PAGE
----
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Exports Through Port Rise Nearly 10 Percent From 2014


Cambodian passengers wait for crossing the Mekong river in early morning, at a ferry port in Phnom Penh, Cambodia, file photo. (AP Photo/Heng Sinith)

Cambodian passengers wait for crossing the Mekong river in early morning, at a ferry port in Phnom Penh, Cambodia, file photo. (AP Photo/Heng Sinith)

The number of ships coming through the port rose 17 percent year to year, and cruise ships rose from 25 to 36.

Cambodia exports through its coastal port rose in 2015, along with the number of cargo and cruise ships docking along the coast.

More than 3.8 million tons of cargo moved through the Preah Sihanoukville Autonomous Port in 2015, its director, Lou Kimchhun says. That’s an increase of nearly 10 percent from the year before.

The number of ships coming through the port rose 17 percent year to year, and cruise ships rose from 25 to 36.

Most of the exports were textiles, rice and other agriculture, he said. Rice goes to Europe and Asia, while textiles go to European and American markets, he said. Imports included raw material from China, fuel from Singapore and machinery and construction materials from various countries.

The rise in port exports helped add to broader growth in exports, which rose 7 percent from 2014 to 2015, Ken Ratha, a spokesman for the Ministry of Commerce said. Significant exports came from the garment sector, which employs more than 600,000 people, he said, many of them women from poor, rural areas. Garment exports for 2015 were worth more than $5 billion, up from around $4.8 billion in 2014.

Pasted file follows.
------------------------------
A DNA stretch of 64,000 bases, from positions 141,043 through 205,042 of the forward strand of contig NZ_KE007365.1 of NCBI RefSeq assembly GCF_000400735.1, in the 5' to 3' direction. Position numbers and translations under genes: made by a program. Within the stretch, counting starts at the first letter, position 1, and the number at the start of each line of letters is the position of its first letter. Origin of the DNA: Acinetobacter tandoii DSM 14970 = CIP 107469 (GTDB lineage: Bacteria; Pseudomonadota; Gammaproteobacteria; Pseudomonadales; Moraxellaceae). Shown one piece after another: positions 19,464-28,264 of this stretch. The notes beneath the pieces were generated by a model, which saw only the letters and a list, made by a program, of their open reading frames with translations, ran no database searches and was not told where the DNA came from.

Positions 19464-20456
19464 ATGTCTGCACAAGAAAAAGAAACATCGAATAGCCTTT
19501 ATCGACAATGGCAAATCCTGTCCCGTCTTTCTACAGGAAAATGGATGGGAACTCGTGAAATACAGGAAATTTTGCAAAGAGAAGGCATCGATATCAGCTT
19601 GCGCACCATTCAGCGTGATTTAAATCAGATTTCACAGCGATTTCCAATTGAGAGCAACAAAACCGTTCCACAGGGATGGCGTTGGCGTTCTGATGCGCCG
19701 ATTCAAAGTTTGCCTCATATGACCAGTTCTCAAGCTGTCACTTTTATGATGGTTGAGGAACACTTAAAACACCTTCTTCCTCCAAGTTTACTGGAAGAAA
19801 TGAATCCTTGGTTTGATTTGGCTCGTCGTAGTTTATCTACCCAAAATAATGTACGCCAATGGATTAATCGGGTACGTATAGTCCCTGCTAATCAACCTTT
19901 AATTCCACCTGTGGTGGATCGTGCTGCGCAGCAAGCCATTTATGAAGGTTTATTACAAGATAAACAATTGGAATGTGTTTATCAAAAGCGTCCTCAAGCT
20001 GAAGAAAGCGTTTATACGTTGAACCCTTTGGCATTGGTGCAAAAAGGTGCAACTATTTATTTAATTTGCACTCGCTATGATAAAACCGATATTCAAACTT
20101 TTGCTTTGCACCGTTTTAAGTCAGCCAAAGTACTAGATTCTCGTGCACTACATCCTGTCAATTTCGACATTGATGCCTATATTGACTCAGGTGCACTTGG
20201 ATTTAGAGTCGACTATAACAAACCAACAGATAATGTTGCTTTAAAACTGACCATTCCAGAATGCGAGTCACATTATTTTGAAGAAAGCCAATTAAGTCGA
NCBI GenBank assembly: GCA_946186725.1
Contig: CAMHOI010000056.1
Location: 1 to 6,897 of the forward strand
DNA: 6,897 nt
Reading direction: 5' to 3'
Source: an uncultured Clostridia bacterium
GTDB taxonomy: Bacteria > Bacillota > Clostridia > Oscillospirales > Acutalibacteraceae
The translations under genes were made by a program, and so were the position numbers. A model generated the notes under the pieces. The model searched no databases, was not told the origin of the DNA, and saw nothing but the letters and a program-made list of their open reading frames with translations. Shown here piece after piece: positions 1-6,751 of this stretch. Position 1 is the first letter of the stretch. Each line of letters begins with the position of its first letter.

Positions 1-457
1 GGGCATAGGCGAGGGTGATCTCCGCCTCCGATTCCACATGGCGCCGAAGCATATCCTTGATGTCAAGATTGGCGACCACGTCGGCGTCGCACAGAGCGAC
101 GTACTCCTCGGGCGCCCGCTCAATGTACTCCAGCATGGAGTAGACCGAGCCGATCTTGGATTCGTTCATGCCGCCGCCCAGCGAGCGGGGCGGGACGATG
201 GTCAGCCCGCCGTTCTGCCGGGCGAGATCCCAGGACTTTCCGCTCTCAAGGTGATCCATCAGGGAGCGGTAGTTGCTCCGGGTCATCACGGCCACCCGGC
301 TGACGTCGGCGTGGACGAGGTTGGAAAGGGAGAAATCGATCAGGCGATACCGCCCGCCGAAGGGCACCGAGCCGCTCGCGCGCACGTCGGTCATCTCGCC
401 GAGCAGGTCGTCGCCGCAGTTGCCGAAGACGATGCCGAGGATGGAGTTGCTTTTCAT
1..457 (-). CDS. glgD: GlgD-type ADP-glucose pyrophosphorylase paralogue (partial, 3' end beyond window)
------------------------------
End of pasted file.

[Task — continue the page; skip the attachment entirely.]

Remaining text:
Rice and agricultural exports also increased, he said. Rice exports increased about 40 percent year to year, from about 300,000 tons in 2014 to more than 500,000 tons in 2015. That’s about half of what Prime Minister Hun Sen had called for in 2015.

Ken Ratha said he hoped to see the export trend continue, but he warned that Cambodia’s exports depend much on global demand. “We have to think about the world market,” he said.

Meanwhile, Cambodia needs better technology and capacity, such as better warehouses to store rice, in order to meet international standards. “We’re trying hard,” Ken Ratha said. “Now we are working with big investors to look into warehouses and drying warehouses,” he said.

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